Can you increase the body’s ‘good fat’?
M3 Global Newsdesk Sep 14, 2019
Did you know that white fat isn’t the only fat? The body also has stores of brown fat, and the good news is, it is a “good” fat. Its primary function is to convert food into body heat when needed.
Researchers are just beginning to understand brown fat and what it does, and many are studying its applicability in fighting metabolic diseases, as well as obesity. Let’s take a look at brown fat and why it is beginning to be considered desirable.
Differences between brown and white fat
Brown fat and white fat are both needed by the body for heat and insulation. But, they function very differently. Don’t judge white fat too harshly—it has a definitive purpose. White fat stores energy, insulates, and cushions the body in times of stress or when a fall is sustained. White fat is the body’s largest reservoir of energy, and is a result of excess calories the body has converted into fat as an energy reserve. It also secretes important hormones and immune-modulating signals that regulate the metabolism and immune system.
But, too much white fat can lead to increased risk of many diseases, including metabolic dysfunction, heart disease, type 2 diabetes, and even several types of cancer.
Brown fat, on the other hand, exists to convert food, or calories, into body heat when the body gets cold. When temperatures go down, brown fat kicks into action by producing heat (thermogenesis). And while doing so, it burns a lot more calories than white fat does (much like muscle).
Activation of brown fat may improve glucose homeostasis and insulin sensitivity, and play an important role in bone health and bone density. In addition, activation has also been shown to increase adiponectin in men and circulating irisin. Both are hormones that centenarians seem to have abundant quantities of.
Where it’s found
Brown fat tends to exist primarily around the neck and shoulders, from the lower neck to just above the collarbone. White fat is subcutaneous and visceral.
Newborns and hibernating animals have large stores of brown adipose tissue. In newborns, brown fat makes up around 5% of their body weight and is found on the upper half of the spine and shoulders. These brown fat cells serve to protect them against hypothermia, which is a major cause of death in newborns. Their proportion of brown fat, however, gradually decreases with age.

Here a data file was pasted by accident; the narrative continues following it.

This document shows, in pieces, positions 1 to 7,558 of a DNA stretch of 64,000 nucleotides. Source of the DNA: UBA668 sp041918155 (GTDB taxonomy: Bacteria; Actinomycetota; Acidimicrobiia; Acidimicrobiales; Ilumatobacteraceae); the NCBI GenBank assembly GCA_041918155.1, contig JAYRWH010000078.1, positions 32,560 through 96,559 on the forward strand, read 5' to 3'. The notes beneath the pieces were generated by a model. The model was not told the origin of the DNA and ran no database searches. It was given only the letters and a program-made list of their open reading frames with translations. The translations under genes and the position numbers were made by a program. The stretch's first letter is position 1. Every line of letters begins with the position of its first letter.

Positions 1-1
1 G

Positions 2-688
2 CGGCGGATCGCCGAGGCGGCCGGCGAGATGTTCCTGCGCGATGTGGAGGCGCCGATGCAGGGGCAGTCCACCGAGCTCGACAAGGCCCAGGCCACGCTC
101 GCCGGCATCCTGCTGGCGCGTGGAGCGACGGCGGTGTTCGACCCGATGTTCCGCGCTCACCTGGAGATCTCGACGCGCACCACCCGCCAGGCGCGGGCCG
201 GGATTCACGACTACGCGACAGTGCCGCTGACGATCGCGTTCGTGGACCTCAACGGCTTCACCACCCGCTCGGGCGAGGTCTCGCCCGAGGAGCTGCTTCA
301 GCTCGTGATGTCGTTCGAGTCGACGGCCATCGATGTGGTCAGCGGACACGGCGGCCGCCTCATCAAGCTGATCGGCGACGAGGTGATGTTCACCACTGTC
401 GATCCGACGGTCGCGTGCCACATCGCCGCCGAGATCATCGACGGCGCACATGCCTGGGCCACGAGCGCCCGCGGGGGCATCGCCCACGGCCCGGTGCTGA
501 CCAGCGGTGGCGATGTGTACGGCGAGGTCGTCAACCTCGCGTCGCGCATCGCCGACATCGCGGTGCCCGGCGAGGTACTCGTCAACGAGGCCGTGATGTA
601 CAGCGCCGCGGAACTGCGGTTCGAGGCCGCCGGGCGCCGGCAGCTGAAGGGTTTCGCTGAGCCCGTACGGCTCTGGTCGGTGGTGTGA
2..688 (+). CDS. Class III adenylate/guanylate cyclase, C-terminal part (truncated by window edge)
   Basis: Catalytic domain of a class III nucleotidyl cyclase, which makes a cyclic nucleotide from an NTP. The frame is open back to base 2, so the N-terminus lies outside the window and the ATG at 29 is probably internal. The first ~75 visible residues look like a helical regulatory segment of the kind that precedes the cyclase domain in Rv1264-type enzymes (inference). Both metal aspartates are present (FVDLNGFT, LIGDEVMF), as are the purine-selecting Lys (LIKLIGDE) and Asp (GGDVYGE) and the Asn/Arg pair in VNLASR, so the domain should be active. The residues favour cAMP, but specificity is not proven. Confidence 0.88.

What it’s made of
Because they perform different functions in the body, white fat and brown fat are made up of very different components.
White fat cells are comprised of a single lipid droplet, but brown fat cells contain many small lipid droplets and numerous mitochondria (which contain iron). It’s the mitochondria that give brown fat its color—ranging from a dark red to tan.
Because it consumes more oxygen than white fat, brown fat also contains more capillaries, and has many unmyelinated nerves that provide fat cells with sympathetic stimulation. Its primary function is to produce heat, and it is activated when the body cools down.
Increasing brown fat
While many individuals focus on reducing their levels of body fat, it’s important to understand that not all fat is bad for you, and that both white fat and brown fat serve very specific purposes in the body.
According to a review, brown fat may help control serum glucose levels and improve insulin levels, and thereby decrease the risk for type 2 diabetes. Results also showed that brown fat may aid in the removal of fats from the bloodstream, thus decreasing the risk for hyperlipidemia. In another study, researchers found that brown fat showed promise in treating obesity.
Results from the latter study demonstrated that more brown fat in mice serves to increase the rate they burn energy, reduce the amount of fat on their bodies, and—importantly—protect them from obesity. Other researchers identified a signaling pathway that would initiate the conversion of white fat cells to brown fat cells. But, more research is needed.
Everyone has stores of brown fat, some more than others. Constitutive brown fat is what you are born with, but there is also a type of brown fat known as “recruitable.” It is found in the muscles and white fat throughout the body.
Some drugs can cause white fat to turn to brown fat, such as thiazolidinediones, used to treat insulin resistance. Their side effects, however, include weight gain and fluid retention.
The body will increase its own brown fat stores under specific conditions. If you would like to increase your brown fat, try to cool your body regularly. Researchers of the same review showed that only 2 hours of daily exposure to temperatures around 66° F could be enough to change recruitable fat to brown fat. Try to sleep in temperatures of 66° F or below. Or take cold showers or ice baths. Turn your home thermostat down. Spend time outside when the temperatures drop.
Besides exposure to cold temperatures, the means by which to increase brown fat levels in adults is not yet known. Researchers, however, are busy studying ways to turn white fat into brown fat. This may help with weight loss and perhaps even prevent weight gain.
It’s important to maintain a healthy diet and a healthy weight, and pay attention to the existence of brown fat. It may prove to be a formidable ally in the fight against obesity one day.
This story is contributed by Liz Meszaros and is a part of our Global Content Initiative, where we feature selected stories from our Global network which we believe would be most useful and informative to our doctor members.
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